These new participants change the game. All the funds have to contend with new regulations, technology gaps, and possible conflicts of interest. Some of these new investors will not know very much about alternative investments, or lock-up periods. Their registered advisors may have knowledge gaps. It will be an exciting time also with new types of investments in the alternative space.

We expect to see more publicly traded private funds, too.

In other words, more private managers going public and that will increase their requirements to have their data processing and IT infrastructure—and workflows—ready for public scrutiny.

On the fundraising side, there will be more funds forming and the speed of fundraising has to jump to keep pace with new investors.

Overall, the fundraising is getting more complex, too.

Another big shift is underway. Alternative investments are becoming less of a people business, with less networking, fewer meetups at conferences where you get to know people and build trust over months or years.

Overall, the pressure is mounting on managers to differentiate what they offer investors—for example, the investor experience they provide. Democratization also means voting, and fund managers know this new investor class will vote by bailing out if they don’t like the due diligence experience.

All these factors have really accelerated the digital transformation in private markets, and one result is that their technology environment becomes larger and more complex.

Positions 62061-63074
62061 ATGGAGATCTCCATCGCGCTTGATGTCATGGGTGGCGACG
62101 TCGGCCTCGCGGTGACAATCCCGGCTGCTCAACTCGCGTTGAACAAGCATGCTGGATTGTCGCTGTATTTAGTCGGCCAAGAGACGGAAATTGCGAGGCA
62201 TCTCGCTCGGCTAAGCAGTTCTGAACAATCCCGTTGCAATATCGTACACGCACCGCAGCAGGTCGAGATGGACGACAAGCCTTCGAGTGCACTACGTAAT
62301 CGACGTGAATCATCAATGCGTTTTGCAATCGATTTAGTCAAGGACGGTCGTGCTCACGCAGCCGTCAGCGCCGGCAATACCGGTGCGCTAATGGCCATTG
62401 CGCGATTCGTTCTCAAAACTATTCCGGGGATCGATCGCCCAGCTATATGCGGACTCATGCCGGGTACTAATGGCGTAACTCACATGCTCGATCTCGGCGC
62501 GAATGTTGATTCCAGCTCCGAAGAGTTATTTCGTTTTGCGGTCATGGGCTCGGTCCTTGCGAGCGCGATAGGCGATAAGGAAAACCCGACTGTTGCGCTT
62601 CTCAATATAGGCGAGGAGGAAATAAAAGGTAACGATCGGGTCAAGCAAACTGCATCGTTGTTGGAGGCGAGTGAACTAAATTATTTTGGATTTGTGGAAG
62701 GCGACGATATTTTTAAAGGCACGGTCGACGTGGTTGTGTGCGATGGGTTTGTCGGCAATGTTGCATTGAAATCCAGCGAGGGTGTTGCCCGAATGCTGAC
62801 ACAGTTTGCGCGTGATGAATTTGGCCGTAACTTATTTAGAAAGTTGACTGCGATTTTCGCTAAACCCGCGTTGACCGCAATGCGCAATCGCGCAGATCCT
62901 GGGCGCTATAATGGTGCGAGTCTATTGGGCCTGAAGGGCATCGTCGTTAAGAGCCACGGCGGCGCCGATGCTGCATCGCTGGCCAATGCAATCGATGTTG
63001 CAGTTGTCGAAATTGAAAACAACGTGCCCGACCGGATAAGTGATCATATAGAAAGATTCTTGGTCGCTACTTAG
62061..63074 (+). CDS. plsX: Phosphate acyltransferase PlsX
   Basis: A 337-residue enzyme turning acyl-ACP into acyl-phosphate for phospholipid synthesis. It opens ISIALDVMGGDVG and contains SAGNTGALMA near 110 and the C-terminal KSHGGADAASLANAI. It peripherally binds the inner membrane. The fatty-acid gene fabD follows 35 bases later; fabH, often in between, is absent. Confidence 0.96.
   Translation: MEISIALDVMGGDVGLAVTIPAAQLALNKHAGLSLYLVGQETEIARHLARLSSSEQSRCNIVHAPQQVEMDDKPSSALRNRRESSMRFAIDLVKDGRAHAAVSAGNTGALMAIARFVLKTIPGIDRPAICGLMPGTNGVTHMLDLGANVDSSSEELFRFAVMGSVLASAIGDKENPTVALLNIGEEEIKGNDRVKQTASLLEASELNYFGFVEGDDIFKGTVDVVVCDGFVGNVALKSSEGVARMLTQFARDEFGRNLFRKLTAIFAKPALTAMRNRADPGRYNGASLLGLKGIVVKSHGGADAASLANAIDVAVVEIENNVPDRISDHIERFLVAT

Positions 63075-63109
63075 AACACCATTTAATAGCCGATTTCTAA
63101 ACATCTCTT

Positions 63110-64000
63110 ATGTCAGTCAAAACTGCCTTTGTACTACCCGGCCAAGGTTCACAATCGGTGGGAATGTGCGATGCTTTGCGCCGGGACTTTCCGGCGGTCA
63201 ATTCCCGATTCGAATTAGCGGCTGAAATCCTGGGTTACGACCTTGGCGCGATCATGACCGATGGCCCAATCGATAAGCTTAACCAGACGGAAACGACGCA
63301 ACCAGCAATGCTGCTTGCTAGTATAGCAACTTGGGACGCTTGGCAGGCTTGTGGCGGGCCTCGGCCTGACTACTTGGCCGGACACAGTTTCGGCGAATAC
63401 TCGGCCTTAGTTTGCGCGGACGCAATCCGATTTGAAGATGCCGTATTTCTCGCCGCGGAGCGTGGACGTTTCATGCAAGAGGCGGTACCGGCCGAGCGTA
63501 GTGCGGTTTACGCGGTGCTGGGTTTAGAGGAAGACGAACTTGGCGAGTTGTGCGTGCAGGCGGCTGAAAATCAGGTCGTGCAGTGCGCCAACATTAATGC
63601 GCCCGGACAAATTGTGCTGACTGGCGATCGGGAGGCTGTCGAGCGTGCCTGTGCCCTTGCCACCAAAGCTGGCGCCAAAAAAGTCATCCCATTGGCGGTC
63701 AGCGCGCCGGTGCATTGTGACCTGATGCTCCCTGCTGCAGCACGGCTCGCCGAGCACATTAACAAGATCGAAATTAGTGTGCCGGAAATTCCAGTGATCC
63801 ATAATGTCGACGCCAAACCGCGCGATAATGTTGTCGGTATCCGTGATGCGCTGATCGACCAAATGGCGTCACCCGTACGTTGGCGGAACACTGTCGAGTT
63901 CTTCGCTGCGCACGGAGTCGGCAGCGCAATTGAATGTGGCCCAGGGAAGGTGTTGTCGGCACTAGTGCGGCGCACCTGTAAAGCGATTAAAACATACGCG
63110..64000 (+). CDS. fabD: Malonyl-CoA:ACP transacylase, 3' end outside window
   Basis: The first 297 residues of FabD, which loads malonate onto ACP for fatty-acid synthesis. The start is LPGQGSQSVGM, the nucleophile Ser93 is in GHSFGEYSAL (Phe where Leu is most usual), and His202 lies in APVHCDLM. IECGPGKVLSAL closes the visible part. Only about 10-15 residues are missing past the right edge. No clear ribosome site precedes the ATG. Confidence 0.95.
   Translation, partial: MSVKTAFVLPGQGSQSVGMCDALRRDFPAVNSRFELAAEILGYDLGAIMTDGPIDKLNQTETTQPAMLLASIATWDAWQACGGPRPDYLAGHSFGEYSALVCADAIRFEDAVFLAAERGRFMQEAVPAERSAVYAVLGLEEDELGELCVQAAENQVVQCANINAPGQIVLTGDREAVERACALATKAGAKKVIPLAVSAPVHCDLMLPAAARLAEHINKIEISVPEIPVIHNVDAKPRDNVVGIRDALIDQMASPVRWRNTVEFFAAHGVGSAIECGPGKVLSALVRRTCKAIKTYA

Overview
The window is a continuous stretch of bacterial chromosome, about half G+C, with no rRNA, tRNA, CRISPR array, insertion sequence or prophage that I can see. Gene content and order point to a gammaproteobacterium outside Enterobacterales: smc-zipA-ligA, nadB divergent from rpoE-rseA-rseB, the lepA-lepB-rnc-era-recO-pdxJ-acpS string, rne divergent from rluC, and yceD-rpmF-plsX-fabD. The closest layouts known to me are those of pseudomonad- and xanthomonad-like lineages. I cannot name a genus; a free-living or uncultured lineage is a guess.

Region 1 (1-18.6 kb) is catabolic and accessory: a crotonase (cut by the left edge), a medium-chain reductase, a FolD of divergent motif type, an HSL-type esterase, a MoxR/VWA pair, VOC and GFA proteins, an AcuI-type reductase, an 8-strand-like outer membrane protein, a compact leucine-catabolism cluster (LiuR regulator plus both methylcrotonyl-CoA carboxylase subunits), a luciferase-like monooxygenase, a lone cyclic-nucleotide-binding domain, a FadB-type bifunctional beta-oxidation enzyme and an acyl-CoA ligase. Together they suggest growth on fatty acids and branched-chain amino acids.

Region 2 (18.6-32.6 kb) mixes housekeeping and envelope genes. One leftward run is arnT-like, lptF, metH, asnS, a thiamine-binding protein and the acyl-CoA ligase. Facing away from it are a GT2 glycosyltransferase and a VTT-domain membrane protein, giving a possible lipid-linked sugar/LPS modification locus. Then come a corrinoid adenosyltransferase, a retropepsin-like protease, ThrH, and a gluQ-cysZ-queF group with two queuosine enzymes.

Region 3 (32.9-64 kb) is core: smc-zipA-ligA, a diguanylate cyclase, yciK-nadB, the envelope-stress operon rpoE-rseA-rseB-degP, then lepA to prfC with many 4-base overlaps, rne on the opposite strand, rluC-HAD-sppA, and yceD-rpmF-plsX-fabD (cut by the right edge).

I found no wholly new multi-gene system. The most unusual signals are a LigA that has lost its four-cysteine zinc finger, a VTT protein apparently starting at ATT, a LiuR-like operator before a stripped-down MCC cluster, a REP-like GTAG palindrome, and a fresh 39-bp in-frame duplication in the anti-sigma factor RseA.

6. How do you think technology can help advance these shifts?

The demand for IR-focused technology is happening for a reason, and more than 100 vendors now have a footprint in the private market technology space. Some of them help to solve issues around data flows and the complexity of system integrations, which is key as the funds deploy more systems and handle more data.

Survival depends on being an essential part of the flow of information, and a robust ecosystem has sprung up for private markets.

The whole industry is looking at self-service options for LPs, for example replacing travel and the big annual meeting with video interviews of CEOs of the portfolio companies.
The technology should carry as much as possible of the interaction with investors through one channel. It’s unlikely to be all one vendor, but this industry is in the phase where best-of-breed solutions are integrated with each other.

7. How does Anduin’s culture stand out from your previous companies?

Every fast-growing startup has to balance empowering employees to be dynamic and incredibly productive—against the procedures and processes to grow efficiently. In many companies, those are mutually exclusive, but with the right culture and leader they can thrive together.

I’ve been very impressed with how the Anduin team provides constant encouragement to each other, and brings a “we’re all in this together” attitude to each challenge.

8. What are Anduin’s plans for expansion and growth? Top priorities for 2023?

We’ll continue to expand our best-in-class fund subscription product.

That means finding the white space around our current functionality where Anduin can very effectively solve problems that hinder growth and investor experience.

I can’t get into specifics of our product roadmap, but the problems are well known, like scaling due diligence and securing money flows between investors and funds, bringing consistency to data formats. We expect to integrate with leaders in specific roles like Know-Your-Customer and anti-ML requirements.

9. What motivates you each day?

Finding creative ways to solve problems.

Anduin is part of a massive change that will sweep across a really important investment arena.

To be successful, we have to continue supplying private funds with what they need to overcome all the big challenges coming at the industry–so they can succeed in a very different business environment they will inhabit.